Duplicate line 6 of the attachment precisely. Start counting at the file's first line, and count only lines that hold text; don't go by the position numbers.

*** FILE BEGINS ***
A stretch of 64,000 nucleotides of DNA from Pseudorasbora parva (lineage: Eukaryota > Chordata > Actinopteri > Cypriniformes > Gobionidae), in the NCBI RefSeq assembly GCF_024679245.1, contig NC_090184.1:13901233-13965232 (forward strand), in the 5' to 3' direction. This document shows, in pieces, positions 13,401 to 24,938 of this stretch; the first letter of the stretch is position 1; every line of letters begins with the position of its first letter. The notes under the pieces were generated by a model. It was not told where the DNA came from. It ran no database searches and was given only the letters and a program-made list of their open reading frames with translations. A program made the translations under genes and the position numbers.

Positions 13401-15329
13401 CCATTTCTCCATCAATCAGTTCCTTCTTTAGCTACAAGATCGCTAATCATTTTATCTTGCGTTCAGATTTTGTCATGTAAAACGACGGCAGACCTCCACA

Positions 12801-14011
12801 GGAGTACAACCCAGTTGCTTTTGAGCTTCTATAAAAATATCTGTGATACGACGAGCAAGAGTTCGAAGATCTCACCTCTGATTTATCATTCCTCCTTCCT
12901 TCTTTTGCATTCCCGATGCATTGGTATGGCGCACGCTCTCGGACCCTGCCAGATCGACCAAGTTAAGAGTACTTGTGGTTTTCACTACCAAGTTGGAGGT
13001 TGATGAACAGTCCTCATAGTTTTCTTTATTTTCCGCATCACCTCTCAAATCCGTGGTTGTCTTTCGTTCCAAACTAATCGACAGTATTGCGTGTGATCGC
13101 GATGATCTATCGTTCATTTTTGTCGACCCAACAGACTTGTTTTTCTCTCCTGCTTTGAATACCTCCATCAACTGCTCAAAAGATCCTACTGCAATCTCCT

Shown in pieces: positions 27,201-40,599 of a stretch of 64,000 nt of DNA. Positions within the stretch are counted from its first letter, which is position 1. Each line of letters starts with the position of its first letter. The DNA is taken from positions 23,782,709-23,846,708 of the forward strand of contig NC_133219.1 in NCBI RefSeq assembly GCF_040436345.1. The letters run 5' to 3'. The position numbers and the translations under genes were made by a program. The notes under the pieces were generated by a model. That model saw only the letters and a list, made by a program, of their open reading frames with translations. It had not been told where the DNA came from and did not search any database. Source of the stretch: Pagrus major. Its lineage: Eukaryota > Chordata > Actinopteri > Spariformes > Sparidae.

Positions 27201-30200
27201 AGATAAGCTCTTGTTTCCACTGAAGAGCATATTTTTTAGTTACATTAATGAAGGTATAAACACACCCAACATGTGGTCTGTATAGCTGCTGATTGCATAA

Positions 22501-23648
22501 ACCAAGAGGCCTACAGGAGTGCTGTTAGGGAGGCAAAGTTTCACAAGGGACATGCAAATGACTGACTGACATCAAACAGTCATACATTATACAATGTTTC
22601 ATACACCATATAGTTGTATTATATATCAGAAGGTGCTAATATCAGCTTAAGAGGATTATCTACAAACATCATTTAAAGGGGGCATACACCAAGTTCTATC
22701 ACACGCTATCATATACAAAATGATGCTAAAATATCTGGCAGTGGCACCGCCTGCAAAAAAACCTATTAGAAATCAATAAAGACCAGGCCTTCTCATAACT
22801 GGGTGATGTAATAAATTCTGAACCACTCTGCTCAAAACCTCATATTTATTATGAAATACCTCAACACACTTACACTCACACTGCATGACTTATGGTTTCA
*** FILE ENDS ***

12901 TCTTTTGCATTCCCGATGCATTGGTATGGCGCACGCTCTCGGACCCTGCCAGATCGACCAAGTTAAGAGTACTTGTGGTTTTCACTACCAAGTTGGAGGT